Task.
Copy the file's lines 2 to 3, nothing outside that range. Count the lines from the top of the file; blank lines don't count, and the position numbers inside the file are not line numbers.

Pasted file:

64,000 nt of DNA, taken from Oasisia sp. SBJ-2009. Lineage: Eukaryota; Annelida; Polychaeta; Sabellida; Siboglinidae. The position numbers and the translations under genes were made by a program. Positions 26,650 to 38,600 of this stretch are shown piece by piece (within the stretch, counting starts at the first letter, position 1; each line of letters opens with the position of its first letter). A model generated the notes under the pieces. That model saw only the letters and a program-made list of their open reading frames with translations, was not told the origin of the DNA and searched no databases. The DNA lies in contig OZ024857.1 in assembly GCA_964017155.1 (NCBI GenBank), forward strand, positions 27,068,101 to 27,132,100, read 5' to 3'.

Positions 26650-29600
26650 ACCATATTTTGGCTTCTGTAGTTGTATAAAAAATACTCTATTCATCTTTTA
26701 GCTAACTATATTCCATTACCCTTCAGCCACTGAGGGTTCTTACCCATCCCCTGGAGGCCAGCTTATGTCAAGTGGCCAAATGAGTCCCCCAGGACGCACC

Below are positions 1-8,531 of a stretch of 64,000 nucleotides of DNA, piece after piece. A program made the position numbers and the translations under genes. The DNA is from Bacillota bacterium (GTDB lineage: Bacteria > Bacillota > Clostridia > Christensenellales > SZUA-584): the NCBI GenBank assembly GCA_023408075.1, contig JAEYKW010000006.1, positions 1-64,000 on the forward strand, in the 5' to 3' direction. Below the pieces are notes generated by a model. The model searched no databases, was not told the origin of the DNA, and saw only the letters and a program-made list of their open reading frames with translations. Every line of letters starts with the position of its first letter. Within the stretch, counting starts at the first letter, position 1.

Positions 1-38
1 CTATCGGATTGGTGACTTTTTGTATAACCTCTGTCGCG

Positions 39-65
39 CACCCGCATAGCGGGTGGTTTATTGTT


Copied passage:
Positions 26650-29600
26650 ACCATATTTTGGCTTCTGTAGTTGTATAAAAAATACTCTATTCATCTTTTA